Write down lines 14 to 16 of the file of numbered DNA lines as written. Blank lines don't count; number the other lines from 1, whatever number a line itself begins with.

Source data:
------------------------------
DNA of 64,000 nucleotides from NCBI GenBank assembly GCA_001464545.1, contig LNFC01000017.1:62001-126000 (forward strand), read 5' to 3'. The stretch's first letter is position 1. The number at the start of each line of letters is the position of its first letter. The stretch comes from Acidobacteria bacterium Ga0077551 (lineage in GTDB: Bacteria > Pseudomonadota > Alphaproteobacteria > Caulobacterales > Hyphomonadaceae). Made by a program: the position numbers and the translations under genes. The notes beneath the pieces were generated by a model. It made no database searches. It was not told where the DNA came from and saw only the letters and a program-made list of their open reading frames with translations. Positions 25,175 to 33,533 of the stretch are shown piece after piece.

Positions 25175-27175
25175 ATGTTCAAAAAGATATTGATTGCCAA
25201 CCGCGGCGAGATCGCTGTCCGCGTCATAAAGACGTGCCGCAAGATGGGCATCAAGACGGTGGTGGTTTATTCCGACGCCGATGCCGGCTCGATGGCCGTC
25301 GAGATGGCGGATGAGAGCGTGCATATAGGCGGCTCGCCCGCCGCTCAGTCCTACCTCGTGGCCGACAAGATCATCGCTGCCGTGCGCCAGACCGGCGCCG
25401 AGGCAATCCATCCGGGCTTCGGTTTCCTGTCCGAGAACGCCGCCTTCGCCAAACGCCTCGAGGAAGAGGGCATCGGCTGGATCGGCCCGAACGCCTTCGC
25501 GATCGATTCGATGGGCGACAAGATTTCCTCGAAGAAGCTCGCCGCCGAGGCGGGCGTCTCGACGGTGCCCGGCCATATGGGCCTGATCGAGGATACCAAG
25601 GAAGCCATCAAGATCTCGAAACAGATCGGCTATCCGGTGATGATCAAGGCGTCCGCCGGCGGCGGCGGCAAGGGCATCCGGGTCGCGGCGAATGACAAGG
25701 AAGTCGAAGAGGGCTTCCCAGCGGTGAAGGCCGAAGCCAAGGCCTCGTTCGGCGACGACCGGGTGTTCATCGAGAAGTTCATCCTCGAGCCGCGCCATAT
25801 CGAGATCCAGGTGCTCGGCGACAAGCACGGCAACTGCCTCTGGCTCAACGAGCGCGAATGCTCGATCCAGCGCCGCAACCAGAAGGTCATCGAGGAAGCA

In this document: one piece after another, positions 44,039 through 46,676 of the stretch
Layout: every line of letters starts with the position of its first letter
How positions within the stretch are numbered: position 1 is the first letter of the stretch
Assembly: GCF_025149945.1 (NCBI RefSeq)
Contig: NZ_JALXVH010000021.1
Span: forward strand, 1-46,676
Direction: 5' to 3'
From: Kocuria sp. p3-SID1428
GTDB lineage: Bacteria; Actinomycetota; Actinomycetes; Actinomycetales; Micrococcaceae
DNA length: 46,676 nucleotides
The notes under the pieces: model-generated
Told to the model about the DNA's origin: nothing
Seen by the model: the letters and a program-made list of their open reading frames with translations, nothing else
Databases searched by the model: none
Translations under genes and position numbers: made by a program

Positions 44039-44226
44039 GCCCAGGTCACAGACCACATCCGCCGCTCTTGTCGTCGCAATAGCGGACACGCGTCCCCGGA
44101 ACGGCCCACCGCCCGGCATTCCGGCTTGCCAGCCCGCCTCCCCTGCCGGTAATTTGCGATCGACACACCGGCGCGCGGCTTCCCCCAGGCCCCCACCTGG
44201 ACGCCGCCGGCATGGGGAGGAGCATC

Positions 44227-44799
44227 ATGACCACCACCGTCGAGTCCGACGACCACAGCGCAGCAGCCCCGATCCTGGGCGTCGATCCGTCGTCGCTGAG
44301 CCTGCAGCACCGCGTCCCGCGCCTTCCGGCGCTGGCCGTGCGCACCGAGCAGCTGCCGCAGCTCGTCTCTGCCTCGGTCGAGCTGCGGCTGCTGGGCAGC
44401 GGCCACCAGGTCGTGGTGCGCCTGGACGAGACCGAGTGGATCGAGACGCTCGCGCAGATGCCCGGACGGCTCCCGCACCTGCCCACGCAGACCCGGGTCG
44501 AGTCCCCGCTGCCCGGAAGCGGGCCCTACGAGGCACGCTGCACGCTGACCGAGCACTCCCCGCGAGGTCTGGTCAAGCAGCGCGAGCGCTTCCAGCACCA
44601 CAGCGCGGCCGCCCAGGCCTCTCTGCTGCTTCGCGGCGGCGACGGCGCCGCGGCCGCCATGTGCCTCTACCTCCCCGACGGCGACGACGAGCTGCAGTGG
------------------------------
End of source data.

Assembly: GCF_025149945.1 (NCBI RefSeq)
Contig: NZ_JALXVH010000021.1
Span: forward strand, 1-46,676